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Does car insurance cover a keyed car?
Comprehensive policies cover scratched paint, but it's not always worth filing a claim.
You can get your car’s scratched paint or other body damage covered by your insurance if someone keys your car, but only if you add coverage that’s not legally required for driving. You also need to decide whether the cost of fixing the scratch is worth repairing or filing a claim.
Someone keyed my car, will my car insurance cover it?
Yes. Car insurance will cover repairing your car after it’s been keyed if you have a comprehensive policy. Comprehensive coverage protects you from car damage that’s outside your control like vandalism, theft, fire or storms.
If someone keyed your car, fixing the cosmetic damage could cost you hundreds of dollars if the scratch goes down to the metal. On the other hand, there’s no point in filing a claim if your deductible costs more than the cost of repairs.
Instead, you can get a repair quote for the damage, and consider paying out of pocket rather than going through the hassle of an insurance claim.
Will my insurance premiums go up if I make a claim?
Possibly, though rate increases after comprehensive claims tend to be much smaller than rate increases after a collision. However, the effect could be far worse if you’ve made another claim within the past year or two, since consecutive claims have a greater impact.
If you’re debating whether or not to file a claim, call your insurance provider and ask how your rates will be affected.
How much does it cost to fix a keyed car?
You can see if the repairs cost more than your car insurance deductible to help you decide whether to file a claim. If your deductible is $500, it’s likely that the repairs cost more than your deductible and won’t be worth a claim.
- Small scratch, paint or plastic damage only: $100-$500
- Large scratch, damage to body: $500+
Do I need to repair my car after it gets keyed?
Many small scratches to your paint don’t need to be fixed unless you don’t like how it looks. Or if the scratch is short and relatively shallow, it may need a touch-up, a job you potentially could do yourself or have done for a couple of hundred dollars. You also won’t need to worry about your car rusting if the scratch is on any plastic parts.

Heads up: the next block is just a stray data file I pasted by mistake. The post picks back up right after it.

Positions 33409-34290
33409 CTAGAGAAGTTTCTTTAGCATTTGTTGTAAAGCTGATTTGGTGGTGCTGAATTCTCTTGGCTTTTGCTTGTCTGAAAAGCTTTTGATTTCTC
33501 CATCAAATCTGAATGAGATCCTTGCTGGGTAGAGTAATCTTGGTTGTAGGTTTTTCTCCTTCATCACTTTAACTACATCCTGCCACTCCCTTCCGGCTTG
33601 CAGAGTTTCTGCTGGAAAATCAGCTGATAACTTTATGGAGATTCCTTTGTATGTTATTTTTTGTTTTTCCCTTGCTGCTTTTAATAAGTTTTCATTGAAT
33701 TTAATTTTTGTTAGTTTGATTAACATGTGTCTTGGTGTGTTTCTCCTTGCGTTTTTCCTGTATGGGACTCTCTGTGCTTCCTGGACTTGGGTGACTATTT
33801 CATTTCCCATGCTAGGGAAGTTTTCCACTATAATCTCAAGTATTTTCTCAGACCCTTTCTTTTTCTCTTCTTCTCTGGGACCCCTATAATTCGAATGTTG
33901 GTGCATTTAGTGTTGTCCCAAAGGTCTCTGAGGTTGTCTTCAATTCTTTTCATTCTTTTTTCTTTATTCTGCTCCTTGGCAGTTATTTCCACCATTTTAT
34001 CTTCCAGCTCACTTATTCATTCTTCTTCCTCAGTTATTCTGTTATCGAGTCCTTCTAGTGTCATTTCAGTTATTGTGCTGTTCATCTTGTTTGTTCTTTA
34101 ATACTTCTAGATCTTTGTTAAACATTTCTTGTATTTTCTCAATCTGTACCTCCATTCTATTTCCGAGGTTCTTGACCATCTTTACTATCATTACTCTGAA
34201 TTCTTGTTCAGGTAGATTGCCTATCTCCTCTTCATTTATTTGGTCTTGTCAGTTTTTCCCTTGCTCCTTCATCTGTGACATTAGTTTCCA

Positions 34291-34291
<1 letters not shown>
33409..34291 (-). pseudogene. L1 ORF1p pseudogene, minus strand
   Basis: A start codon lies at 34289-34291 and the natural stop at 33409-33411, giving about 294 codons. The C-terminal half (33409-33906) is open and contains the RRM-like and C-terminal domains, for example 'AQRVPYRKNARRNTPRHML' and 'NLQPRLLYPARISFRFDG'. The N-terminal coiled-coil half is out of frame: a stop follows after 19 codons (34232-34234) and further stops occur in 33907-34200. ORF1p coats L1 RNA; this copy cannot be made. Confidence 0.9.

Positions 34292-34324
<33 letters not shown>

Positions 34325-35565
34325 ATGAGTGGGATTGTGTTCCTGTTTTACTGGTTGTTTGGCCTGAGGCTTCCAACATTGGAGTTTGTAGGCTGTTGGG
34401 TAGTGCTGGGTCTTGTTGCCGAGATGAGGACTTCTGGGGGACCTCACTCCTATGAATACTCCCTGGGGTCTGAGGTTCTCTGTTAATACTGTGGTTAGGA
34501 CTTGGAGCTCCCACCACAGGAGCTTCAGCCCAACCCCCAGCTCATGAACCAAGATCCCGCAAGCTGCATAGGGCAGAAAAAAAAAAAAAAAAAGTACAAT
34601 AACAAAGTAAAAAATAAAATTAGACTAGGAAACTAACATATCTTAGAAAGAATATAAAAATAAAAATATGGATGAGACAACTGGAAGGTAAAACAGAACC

But if the scratch goes through the layers of paint to the metal of the car, a professional repair job may cost you several hundred dollars or more.
For scratches that you’re not sure about, you can have a mechanic or body shop evaluate your car — leaving deep scratches alone could leave your car vulnerable to rust.
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How to file a claim for a keyed car
To make a claim for this sort of incident, you should follow the standard procedure laid out by your insurer. If you’re not sure how your insurer processes claims, call or check the website. Most providers will let you file a car insurance claim online.
Get as many details as possible, find witnesses and let your insurer know as soon as you can after discovering the damage. While a police report may not be required by your insurer, it’s in your best interests to call it in. Finding the culprit could help you recoup the cost of repairs without relying on your insurance.
What to do after someone keys my car
After someone keys your car, you’ll want to report the situation to the police and decide whether to contact your insurance company. It can be difficult to prove who keyed your car, but capturing the incident on camera or having a witness can help your case.
- Get proof of the damage. Start by taking pictures of the damage and finding out if anyone saw or recorded the incident on camera. If there are witnesses, get their information for the police.
- Call the police and report the date, time and location of the incident — and get a copy of the police report.
- Get a repair estimate. Have a licensed repair shop provide an estimate.
- Choose whether to file a claim. After looking at your policy and the cost of repairs, decide whether to repair your car or file a car insurance claim.
- Get your car repaired. If you’re repairing, you can schedule a time to drop your car off at the repair shop.
Getting your car keyed sucks, especially when you have to pay out of pocket to get it fixed. If you have comprehensive coverage, you can file a claim to pay for the damage — but it might not be worth it if the damage is minor.
For severe metal-exposing damage, a comprehensive car insurance policy can cover the cost of vandalism and any other accident that’s keeping you off the road.
Questions about damage after someone keys your car
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